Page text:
Strolling in style for frosty October mornings

Beautiful, unpredictable October 2000 began with my "last day to swim" on the third. Three days later, there were slivers of ice on buckets left outdoors. The pastures were white with frost, and three little "snow birds" were just outside my picture window looking for seeds. Then came warm days when I put my fingers into the pool water and decided not to get in!

The welcome 2-inch rain is over, the sun lights the east sky behind the few disappearing clouds, and pea-size dewdrops seem to reach up to moisten my canvas shoes as I walk on the lawn. Daybreak! That’s my favorite time of the day, and autumn is a welcome relief from dry, hot September. Pasture mushrooms didn’t break the crust this year. The rain and warm sunshine might bring them, even now.

A newborn calf that got out of the pasture was in the driveway, butting his head over and over against the woven wire fence that he had gotten under; his mother consoled him from beyond, but he kept butting. I tried driving the mother downhill to see if he couldn’t find the high point in the fence where he had accidentally gotten into the driveway. He certainly wasn’t interested in grass. It must have been his first day out of the hiding place where the cow went to deliver her baby because there was still a bit of navel cord. He needed his mama, and she needed him.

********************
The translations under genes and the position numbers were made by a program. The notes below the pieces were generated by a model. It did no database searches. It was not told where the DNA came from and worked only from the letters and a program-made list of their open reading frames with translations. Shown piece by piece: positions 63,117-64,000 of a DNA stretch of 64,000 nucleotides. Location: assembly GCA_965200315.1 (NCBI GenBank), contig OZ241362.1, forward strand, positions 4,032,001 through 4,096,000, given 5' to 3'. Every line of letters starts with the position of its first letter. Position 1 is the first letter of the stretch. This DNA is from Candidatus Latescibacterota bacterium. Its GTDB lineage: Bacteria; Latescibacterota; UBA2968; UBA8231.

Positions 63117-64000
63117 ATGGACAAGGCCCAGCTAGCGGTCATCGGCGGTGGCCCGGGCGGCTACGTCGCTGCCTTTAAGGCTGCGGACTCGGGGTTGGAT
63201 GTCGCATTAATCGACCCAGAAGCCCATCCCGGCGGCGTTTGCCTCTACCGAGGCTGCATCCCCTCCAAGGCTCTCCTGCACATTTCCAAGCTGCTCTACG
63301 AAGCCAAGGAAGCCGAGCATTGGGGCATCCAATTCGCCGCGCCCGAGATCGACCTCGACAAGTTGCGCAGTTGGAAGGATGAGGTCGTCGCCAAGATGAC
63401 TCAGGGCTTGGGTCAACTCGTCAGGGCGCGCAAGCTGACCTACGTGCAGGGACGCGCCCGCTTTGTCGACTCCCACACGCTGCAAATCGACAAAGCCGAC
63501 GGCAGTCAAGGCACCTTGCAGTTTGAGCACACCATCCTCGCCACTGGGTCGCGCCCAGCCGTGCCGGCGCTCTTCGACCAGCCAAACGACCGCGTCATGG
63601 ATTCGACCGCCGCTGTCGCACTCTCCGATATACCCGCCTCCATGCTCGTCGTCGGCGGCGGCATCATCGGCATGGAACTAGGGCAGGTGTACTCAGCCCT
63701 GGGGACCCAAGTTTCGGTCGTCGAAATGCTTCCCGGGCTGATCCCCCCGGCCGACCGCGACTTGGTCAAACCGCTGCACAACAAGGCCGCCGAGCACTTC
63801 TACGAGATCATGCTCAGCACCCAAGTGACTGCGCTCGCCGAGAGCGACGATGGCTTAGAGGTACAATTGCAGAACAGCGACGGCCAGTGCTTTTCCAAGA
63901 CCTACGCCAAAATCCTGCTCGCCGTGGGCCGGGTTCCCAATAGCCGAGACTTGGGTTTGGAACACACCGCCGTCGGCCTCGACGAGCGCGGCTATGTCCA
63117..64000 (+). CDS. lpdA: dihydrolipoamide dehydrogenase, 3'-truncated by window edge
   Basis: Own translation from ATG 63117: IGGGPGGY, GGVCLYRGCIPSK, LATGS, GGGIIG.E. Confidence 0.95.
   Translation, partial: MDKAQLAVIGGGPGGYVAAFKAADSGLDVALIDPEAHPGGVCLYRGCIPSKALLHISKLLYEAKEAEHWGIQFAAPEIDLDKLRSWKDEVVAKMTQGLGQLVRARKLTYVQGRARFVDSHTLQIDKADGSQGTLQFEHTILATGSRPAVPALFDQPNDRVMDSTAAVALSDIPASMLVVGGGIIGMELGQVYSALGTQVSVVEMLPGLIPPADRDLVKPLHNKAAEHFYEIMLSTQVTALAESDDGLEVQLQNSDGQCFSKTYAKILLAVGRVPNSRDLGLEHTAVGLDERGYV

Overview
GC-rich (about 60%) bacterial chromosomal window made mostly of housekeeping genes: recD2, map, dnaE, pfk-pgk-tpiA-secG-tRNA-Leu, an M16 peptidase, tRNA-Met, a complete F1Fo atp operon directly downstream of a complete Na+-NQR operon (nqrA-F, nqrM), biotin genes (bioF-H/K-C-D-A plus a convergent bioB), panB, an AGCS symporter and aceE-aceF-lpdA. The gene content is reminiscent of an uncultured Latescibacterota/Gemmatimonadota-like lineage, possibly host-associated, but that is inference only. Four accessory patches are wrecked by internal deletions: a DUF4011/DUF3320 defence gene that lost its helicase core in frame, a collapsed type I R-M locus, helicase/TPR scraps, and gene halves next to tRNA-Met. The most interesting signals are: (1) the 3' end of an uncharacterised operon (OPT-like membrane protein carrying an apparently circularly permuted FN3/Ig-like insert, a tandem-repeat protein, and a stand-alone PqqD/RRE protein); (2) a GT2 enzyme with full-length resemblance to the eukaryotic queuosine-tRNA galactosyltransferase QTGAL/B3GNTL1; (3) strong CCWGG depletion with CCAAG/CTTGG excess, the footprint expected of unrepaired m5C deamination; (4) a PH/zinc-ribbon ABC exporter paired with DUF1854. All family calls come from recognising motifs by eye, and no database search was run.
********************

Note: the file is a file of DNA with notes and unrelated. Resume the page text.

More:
I gave up and started to the house to get into old clothes so I could be more helpful. I heard something and looked back. The calf was halfway over the low-level barbed wire with feet flailing - and he made it across. I told him life wasn’t always this bad; he’ll be strong before ice and snow complicate his young life.

In October, 45 moms and their yearling calves and a bull graze our pastures. The yearlings are too old to suck and have eaten grass for several weeks, but they sometimes sneak in from the rear for the remembered taste of their mothers’ warm milk, which returns after the birth of the next baby. Some of the fall calves came early. They’re nursing and not ready for grass; they gang up and romp over the pastures together a lot. Our beloved old neighbor, Uncle Dave Valentine, took that romping and kicking their heels up in the air to mean "there’ll be a change in the weather."

Mothers-to-be wobble when walking, and when viewed head-on they appear much larger on one side than the other. The recent rain washed dust from the grass, and they move from pasture to pasture to find the best grazing. My grandson Oliver, a senior at Rock Bridge High School, has been mowing the pastures this fall, and the recent rain gave growing things a new lease on life. The cows find hidden grass under those down weeds. They’re enjoying that as if they know that trucks will take them to a winter feed lot within a few weeks.

The freshness and beauty of this Missouri morning gives way to the sounds of a neighbor hammering on a piece of machinery a half-mile away. Retirement provides time to enjoy natural things we missed in the 8-to-5 rush - sunrise on frost, cows, silence, wild turkeys and deer. The loss this week of two old friends and a young father in the state of Washington strengthens our appreciation of life in old age.

If you’re lucky, old age is in your future, too.

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